Published 12 April 1998 Style Magazine 248th article
Plane fare: Michael Winner and Vanessa Perry on board Chauffair's Citation II
The pastries looked fairly revolting. They sat on the seat behind me covered in plastic. The large bowl of fruit was all right. The drawer under the seat in front was full of crisps, nuts, biscuits and choccy bars. There was a fair selection of drinks. As an air hostess costs extra and is not exactly essential on a flight of one and a half hours, you serve yourself or the co-pilot lends a hand. The world of private-jet catering is not as exciting as wandering into a hut at Northolt, walking a few paces to a small jet, getting in - and off you go. At the other end you're met by some smiling foreign official and taken quickly through a distant part of the airport and straight out again. On this flight to Switzerland, Vanessa had lost her passport. Nobody cared.
The best catered flight I had was to Venice with Gama Aviation. Marwan Khalek had read an article in which I slaughtered a private plane company for offering a sandwich so curled and hard that it resembled a piece of steel piping. Thus inspired, or terrified, he produced a first-rate selection of fresh sandwiches - cheese and apple, egg and tomato, sausage, smoked salmon, fish paste - some nice biscuits, and an enormous mound of papers and magazines. Nicholas Probett, he of the revolting pastries, assures me that his firm, Chauffair, are about to have their own kitchens at Farnborough to stock the private jets with really scrumptious stuff. Nice chap, Nick, but I'll believe it when I see it.
You don't expect culinary excitement on an aeroplane. It's a different matter at a luxury hotel. "People are deserting the Palace and going now to the Park Hotel, Gstaad," my occasionally omnipotent Swiss friend Dieter Abt told me. "I'll book you a table." There are moments when you arrive for an evening out and know it will be a disaster. But something propels you onward. A voice says, "Run, get out!", but a second voice, which you know is stupidity incarnate, says: "Don't be silly, you've made a booking. Stay, it'll be all right."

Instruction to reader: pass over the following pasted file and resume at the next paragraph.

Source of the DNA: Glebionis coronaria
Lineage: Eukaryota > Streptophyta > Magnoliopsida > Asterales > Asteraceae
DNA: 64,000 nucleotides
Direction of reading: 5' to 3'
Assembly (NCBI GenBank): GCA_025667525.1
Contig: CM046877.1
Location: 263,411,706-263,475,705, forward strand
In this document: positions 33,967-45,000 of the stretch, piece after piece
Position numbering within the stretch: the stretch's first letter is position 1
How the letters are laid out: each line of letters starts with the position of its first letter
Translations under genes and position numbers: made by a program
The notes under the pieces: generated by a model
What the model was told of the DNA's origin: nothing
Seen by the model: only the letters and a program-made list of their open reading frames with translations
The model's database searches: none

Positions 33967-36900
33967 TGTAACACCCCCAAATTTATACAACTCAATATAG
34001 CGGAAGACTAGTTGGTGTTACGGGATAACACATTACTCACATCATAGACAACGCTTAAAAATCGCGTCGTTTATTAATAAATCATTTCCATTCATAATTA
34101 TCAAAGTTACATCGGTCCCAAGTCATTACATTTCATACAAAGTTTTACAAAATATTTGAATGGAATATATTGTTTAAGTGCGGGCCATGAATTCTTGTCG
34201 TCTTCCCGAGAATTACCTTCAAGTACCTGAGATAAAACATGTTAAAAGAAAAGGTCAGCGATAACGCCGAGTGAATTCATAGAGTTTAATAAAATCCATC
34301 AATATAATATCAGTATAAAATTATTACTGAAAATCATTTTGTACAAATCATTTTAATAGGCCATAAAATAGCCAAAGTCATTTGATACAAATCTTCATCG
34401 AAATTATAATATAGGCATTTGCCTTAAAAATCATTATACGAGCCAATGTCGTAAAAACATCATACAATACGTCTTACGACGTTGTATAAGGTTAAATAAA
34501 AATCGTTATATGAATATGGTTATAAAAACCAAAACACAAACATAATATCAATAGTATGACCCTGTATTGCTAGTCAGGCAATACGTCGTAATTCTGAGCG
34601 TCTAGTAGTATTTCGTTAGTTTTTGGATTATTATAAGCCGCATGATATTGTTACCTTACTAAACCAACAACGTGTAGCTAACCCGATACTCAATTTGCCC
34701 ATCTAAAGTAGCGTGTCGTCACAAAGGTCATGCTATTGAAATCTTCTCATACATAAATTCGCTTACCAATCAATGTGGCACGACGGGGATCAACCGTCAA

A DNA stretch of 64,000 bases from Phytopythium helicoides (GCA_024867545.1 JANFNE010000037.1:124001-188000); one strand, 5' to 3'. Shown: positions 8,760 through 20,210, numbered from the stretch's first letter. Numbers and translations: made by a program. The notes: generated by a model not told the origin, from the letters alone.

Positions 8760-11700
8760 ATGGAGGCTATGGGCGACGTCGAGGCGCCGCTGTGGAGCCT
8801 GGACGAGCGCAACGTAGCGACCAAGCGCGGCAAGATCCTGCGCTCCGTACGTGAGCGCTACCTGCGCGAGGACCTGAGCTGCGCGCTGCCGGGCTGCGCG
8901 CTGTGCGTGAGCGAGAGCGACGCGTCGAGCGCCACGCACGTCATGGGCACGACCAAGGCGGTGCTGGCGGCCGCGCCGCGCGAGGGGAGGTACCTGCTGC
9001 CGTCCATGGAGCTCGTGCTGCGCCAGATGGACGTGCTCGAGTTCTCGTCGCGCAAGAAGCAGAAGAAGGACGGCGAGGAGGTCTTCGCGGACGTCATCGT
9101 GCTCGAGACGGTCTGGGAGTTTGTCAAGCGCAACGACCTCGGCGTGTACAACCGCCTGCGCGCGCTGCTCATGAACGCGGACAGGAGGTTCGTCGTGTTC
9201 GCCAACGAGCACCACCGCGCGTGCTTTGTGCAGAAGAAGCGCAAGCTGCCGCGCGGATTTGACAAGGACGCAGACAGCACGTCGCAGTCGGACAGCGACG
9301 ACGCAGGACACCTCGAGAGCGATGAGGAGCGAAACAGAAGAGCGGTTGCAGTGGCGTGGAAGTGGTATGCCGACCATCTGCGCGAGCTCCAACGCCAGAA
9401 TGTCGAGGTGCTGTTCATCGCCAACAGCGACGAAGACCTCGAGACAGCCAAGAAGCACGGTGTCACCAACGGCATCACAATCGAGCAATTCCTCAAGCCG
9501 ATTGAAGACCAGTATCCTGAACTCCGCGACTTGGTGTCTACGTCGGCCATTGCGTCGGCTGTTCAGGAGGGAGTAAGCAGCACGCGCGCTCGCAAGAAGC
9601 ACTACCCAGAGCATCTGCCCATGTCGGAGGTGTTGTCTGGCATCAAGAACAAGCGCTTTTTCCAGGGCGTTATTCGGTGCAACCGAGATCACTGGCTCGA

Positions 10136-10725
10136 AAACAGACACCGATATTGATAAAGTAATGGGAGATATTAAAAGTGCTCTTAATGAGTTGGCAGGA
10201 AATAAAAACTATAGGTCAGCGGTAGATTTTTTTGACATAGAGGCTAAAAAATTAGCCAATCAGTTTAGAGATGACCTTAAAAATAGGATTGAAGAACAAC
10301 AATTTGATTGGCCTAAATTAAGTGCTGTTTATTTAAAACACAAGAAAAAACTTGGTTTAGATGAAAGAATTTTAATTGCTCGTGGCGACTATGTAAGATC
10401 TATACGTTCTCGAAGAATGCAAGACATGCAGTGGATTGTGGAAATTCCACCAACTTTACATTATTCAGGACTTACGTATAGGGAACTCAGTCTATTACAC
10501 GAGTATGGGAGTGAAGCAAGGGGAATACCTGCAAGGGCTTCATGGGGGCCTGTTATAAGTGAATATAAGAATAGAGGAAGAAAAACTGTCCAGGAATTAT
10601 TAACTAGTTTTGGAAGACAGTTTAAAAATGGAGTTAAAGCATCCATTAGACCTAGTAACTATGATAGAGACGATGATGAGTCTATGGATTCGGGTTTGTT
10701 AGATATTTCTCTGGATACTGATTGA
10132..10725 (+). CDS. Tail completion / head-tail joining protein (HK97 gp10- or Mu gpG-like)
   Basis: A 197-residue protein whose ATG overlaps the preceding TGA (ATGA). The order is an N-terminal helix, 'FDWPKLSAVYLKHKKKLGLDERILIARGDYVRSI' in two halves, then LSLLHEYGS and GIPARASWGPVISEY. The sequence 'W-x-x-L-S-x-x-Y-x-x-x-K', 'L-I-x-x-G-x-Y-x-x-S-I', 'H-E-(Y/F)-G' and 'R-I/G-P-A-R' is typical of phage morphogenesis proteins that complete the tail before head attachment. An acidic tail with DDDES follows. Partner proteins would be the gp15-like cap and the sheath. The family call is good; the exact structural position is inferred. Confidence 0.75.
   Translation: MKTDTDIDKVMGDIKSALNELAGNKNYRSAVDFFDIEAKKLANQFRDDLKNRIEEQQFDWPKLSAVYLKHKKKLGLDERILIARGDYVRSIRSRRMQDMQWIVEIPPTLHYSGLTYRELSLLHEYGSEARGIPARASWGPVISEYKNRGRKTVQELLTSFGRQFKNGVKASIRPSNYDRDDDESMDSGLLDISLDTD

That conversation ran in my head as I walked through the appalling lobby of the highly rated Park Hotel. It's a modern version of an overblown Swiss chalet gone madly wrong, full of unsuccessful attempts to retain Swiss charm in an ersatz, airport-anywhere interior.
In the restaurant we were given a table facing the door, near a central log fire largely blocked by two serving trolleys. Why not pile a few crates of Coca-Cola there as well, I thought. I went to look at their other restaurant featuring a cruise-liner buffet, which was horrible. That night, the Palace, where we were staying, had a buffet. They are always historic. Foolishly, I soldiered on.
The waiter objected to me saying I wanted to write on the menu. When I told him rather tartly that hotels from the Paris to the Splendido in Portofino and all places in between and around were delighted when I wrote on their menus, he changed and said: "We're very happy for you to write on the menu." "No you're not," I said. "You made that very clear."